35. Californiasunday-markmothersbaugh-int-main

    When you hear the words “branded content” you probably don’t get that excited, right? Well, times are changing. No longer do brands want to settle for something that isn’t going to whet the imagination of an audience, and so they’re recruiting fantastic creatives and partnering with cool platforms to make it actually worth everyone’s time. With this in mind, check out this pretty breathtaking animation created by Google Play in collaboration with Creative Sunday.

  36. Geicoad-int-1

    When an insurance company challenges you to not skip through their latest ad on YouTube, your first reaction is likely to be “try me.” But you know what? They have actually pulled something pretty remarkable together for their latest advert. Well, I say remarkable, it’s pretty low-budget, but the idea behind it is great. Knowing that the majority of people wouldn’t watch an insurance ad on YouTube unless you were holding a gun to their head, they made their advert two seconds long. Then if like me you enjoy the first two seconds, you can stay for the whole thing. Best thing about this ad is how they didn’t even green screen the family, and you can see them wigging out and twitching as that dog goes all Beethoven on their dinner. Well done The Martin Agency for keeping us on our toes.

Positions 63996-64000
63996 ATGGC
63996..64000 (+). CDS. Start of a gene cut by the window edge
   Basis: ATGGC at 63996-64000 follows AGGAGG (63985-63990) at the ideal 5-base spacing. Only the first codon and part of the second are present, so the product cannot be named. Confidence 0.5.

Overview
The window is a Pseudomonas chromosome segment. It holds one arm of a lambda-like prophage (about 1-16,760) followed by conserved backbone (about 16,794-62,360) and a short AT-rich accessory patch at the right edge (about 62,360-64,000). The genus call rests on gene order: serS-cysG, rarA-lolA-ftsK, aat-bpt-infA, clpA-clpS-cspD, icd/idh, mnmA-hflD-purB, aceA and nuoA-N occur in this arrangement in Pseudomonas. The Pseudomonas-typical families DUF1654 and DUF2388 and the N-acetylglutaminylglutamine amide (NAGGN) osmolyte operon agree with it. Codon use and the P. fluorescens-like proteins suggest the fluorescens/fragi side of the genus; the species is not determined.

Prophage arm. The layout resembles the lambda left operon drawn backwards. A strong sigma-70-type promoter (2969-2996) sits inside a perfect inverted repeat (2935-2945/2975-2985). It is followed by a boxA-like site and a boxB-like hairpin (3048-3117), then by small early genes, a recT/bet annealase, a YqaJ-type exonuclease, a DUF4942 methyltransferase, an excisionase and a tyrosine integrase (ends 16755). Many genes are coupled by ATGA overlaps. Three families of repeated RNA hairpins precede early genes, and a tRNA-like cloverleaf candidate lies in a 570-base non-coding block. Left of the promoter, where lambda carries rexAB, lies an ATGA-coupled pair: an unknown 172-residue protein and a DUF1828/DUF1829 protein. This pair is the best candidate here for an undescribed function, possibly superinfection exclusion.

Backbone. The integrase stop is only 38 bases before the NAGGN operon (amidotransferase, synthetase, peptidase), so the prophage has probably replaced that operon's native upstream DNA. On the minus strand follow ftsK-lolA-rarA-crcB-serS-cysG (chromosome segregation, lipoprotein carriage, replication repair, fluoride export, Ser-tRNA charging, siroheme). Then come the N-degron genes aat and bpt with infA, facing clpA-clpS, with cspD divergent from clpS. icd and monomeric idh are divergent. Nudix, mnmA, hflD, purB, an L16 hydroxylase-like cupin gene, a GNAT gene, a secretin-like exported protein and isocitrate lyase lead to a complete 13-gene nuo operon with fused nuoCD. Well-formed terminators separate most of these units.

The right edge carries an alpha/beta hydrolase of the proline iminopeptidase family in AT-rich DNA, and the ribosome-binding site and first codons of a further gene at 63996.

37. Stefaniemoshammer-int-main

    “Las Vegas is the strip club capital of the world,” says Stefanie Moshammer, an Austrian photographer whose recent project led her to the underbelly of Nevada’s shimmering city. Stefanie began work on a series called Vegas and She, in which she documents strippers, nightclubs, and various bits and bobs that represent Las Vegas culture: bright pink limos, dust trails, palm trees, and diving boards into sapphire pools.

  38. Stevenchorney-int-main